The level of internal finish is as high as externally — effectively the structure passes inside. Concrete slabs move in, with an insulated soffit below acting as both a foil to thermal bridging and a services zone. Oak and Jaumont stone predominate
Margaret Winchcomb, Hannah, Reed & Associates
The NEC 3 EEC Option A is not a traditional D&B contract, but this fixed price contract has been used by the university estate for seven years, and it’s working well. We feel that it’s simpler, less adversarial, and engenders good communication between the parties.
There was close liaison between the consultants up to stage D, but the minute we hit stage E, we got the contractors on board, basically as early as we could. The consultant team all had their aspirations about what they wanted to achieve, but that had to be tempered with the contractor’s view and what it considered to be possible.
How the formwork would be constructed and slabs poured to the required tolerances obviously, but also other things. The contractor’s knowledge of how the stone lay in the quarry in France allowed the designers to optimise the stone size for the cladding early on.
At £65m build cost the labs are not cheap, but it was still a fixed price. That said, everyone was aware from the outset that we wanted a world-class building.
I wouldn’t say in contract administration terms this was a complex project, and due to the team liaison, there were relatively few variations.
The south and west elevations both have to deal with solar gain. High “g” glass deals with some, but the west elevation also requires external BMS blinds as a further measure
Gavin Henderson, director of Stanton Williams, describes construction of three key elements
Enhanced construction tolerances were required for the 70m long continuous concrete slab edges at roof and first floor levels at the north and east facades. The columns are traditionally laid in solid limestone blocks and are set out to be flush with the concrete at head and base. Full height 4.2m glazing panels were installed early in the construction sequence to provide a weathertight building envelope and are designed for future reglazing through the spaces between the columns.
The concrete frame is the primary space-forming element of construction within which finishes are expressed as secondary insertions. Deep concrete beams span the column free spaces and provide back-spans for cantilevers within the internal street. The openings below the beams are for ductwork integrated within the GRG profile of the finished rooflight.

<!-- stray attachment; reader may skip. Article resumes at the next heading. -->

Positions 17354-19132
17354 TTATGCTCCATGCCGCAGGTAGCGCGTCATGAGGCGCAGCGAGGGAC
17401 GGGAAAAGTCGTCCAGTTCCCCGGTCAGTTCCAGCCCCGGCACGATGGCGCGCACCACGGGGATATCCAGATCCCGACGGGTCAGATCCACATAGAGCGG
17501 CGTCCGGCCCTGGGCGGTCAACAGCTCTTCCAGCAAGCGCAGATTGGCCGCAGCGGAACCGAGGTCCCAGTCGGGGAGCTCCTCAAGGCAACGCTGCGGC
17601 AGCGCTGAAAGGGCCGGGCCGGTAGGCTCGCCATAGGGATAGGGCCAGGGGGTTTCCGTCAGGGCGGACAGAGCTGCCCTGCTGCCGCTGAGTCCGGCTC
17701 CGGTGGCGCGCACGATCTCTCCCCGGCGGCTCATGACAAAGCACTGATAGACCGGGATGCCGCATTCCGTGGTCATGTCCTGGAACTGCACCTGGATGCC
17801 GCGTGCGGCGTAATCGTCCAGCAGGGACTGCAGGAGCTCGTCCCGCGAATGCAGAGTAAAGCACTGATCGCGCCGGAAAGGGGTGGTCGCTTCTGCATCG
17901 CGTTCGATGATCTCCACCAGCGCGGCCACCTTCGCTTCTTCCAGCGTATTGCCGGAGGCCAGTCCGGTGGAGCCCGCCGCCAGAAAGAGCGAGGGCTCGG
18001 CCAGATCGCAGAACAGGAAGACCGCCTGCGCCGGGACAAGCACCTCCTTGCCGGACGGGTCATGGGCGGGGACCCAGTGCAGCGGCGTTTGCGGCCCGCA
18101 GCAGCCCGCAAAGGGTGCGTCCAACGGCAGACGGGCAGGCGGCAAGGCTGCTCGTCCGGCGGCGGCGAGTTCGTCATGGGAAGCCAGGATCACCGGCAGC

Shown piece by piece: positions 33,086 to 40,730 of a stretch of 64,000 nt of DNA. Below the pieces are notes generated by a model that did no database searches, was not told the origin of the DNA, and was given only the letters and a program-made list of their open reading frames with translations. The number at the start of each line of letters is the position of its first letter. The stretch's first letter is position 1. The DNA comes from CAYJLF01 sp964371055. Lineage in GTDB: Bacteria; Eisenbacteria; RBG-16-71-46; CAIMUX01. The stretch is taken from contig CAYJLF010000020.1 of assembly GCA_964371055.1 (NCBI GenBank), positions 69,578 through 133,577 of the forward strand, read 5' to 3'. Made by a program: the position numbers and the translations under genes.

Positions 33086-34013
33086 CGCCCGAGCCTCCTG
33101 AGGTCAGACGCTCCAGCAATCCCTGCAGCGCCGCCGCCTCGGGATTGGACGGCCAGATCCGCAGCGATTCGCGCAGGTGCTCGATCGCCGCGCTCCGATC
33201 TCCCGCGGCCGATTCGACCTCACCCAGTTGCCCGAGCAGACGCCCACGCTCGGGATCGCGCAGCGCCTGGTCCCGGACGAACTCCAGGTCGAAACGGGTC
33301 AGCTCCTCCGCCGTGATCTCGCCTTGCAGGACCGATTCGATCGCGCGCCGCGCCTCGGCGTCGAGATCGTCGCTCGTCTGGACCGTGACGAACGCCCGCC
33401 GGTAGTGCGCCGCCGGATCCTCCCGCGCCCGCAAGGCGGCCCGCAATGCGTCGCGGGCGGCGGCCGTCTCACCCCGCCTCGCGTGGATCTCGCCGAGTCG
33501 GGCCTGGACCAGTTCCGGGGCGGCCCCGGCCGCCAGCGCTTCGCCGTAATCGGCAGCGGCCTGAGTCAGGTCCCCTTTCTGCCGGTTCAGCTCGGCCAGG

The external appearance of the building on the north and east elevations is characterised by horizontal strata formed by the in-situ concrete slab edges and limestone walling. This solidity is balanced by permeability suggested in cantilevers and the columns at first floor level. Behind the columns the full-height glazed screen of transparent and solid fritted panels is designed to be easily reconfigured to suit the fenestration requirements demanded by changing uses within the building.
Nick Mann of Kier Construction reveals the secret behind the high-quality finish
The good thing was the two-stage NEC partnering contract that the Sainsbury Laboratory was procured under, which meant that we were engaged with the design team from an early stage. Main subcontractors for the envelope — Whelan & Grant for the concrete and Feldhaus for the glazing — had the support of the client from the outset, giving Kier the confidence that the design’s ambitious demands could be met, and given the two-stage nature of the bidding process, subcontractors had early buy-in in the assessment of its buildability.
As far as the concrete went, a number of trial panels were cast and held on site to ensure the desired quality and aesthetic was achieved. Lafarge was brought in early to ensure the consistency of the batching: we ended up with Portland cement with no aggregate but fillers and pigments.
Whelan & Grant insisted that the whole project should be considered a fair-faced concrete job, so they used the basements of the building as a test-bed for the concrete that would be made in the exposed parts of the building above. The concrete was really a major aspect of the design. For the shuttering we had to consider pour layouts, board points and bolt hole position, all the shuttering was double-boarded and much of it wasn’t used more than once or twice. Not even rebar was allowed to sit on the concrete in case it stained it.
Quality control was paramount. There was our own dedicated QA engineer, a Clerk of Works on site all the time as well as the sub-contractor’s QA. Everyone would have assessed the shuttering prior to the pour so the quality of the formwork was exceptional, in the whole project we only needed to take down one column.
The double-boarded formwork in place
Concrete quality is evident close up
Engineer AKT’s structural load model
The sense of quality passes through into the highly serviced lab spaces, 1.2m deep downstand beams are covered with curved GRG panels that reflect diffuse light down, and act as an acoustic damper